What happens where you type ls -l in a Linux Shell? (Building a simple shell)

Img 1: Typing ls -l in
  1. The first thing that you see when you are running a shell is the prompt. A prompt should be displayed to let the user type the commands, and it would look like this:
$ ls -l
Img 2: Graphical System Calls ( taken from geeksforgeeks)
Img 3: Typing ls -l and exit the interactive mode.

Functions and system calls used


man 3 getline
  • The first argument is the address of the first character position where the input string will be stored.
  • The second argument is the address of the variable that holds the size of the input buffer, another pointer.
  • The thrid arguments is the input file handle, stdin in this case. So you could use getline() to read a line of text from a file, but when stdin is specified, standard input is read.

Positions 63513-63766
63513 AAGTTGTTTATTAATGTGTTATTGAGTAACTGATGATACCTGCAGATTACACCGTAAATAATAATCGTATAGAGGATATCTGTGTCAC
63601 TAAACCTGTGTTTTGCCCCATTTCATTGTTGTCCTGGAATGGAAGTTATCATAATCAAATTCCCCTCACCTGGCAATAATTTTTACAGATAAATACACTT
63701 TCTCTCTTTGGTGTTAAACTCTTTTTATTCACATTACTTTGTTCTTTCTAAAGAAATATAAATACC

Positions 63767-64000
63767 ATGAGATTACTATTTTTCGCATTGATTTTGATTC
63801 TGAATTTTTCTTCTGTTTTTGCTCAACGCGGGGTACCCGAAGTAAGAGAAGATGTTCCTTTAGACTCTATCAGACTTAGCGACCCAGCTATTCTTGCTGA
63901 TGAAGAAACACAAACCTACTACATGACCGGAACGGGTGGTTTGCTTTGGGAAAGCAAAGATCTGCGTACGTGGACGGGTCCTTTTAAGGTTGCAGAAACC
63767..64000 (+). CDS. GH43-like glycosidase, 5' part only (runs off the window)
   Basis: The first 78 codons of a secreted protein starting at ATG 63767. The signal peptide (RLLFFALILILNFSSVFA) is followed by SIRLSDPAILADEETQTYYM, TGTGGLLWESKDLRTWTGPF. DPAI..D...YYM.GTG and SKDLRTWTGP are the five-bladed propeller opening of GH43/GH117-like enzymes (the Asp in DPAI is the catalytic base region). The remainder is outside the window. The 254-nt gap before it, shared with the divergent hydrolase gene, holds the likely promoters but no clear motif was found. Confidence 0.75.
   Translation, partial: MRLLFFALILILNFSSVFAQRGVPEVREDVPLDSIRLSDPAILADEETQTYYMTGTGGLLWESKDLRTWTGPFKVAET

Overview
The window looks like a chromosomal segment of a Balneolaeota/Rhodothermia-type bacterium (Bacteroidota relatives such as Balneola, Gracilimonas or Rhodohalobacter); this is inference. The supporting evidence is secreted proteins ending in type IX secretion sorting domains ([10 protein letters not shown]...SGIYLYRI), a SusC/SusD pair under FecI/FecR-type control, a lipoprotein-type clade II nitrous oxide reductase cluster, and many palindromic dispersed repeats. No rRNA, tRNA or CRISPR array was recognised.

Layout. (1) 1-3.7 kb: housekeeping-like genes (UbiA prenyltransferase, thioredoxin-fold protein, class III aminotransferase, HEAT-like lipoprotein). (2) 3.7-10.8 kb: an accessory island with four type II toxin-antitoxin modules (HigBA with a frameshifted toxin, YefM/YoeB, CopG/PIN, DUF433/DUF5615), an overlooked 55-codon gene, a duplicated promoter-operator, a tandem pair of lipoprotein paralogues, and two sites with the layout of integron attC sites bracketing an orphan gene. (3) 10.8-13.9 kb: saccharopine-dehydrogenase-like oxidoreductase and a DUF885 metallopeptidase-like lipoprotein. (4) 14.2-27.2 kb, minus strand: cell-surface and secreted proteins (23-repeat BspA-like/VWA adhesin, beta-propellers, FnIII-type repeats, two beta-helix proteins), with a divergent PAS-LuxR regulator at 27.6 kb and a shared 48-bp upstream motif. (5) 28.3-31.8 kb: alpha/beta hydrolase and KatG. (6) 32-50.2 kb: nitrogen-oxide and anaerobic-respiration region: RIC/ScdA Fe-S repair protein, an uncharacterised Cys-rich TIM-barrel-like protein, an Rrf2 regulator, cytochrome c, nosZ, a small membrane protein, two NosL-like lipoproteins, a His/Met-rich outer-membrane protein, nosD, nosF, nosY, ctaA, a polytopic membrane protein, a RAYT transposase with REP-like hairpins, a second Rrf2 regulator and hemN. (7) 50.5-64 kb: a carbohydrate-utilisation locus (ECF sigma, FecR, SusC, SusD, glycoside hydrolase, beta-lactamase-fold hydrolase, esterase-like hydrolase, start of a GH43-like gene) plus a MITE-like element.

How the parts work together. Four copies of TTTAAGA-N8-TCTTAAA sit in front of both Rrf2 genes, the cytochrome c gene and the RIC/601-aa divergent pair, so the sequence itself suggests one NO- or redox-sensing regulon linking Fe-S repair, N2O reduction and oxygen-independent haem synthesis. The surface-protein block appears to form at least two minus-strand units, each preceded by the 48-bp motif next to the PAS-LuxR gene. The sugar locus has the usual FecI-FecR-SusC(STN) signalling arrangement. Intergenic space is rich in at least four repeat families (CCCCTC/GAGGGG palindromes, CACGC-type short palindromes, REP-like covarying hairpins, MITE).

• Return: The number of characters read on success, and -1 on failure reading the line.


man 3 strtok
  • The first argument is the string to be split.
  • The second argument is the delimiter
  • Return: A pointer to the next token, and NULL if there is no more tokens.


man 3 getenv
  • The first argument is environment variable name.
  • Return: a pointer to the value in the environment, or NULL if there is no match


man 2 fork
  • Return: On success, the PID of the child process is returned in the parent, and 0 is returned in the child. On failure, -1 is returned in the parent, no child process is created.


man 2 execve
  • Return: Nothing on succes, and -1 on failure


man 2 wait
  • Return: on success, returns the process ID of the terminated child; on error, -1 is returned.



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Valentina Gómez A.

Valentina Gómez A.

Hi I am a financial engineer, and a software development student in Holberton School!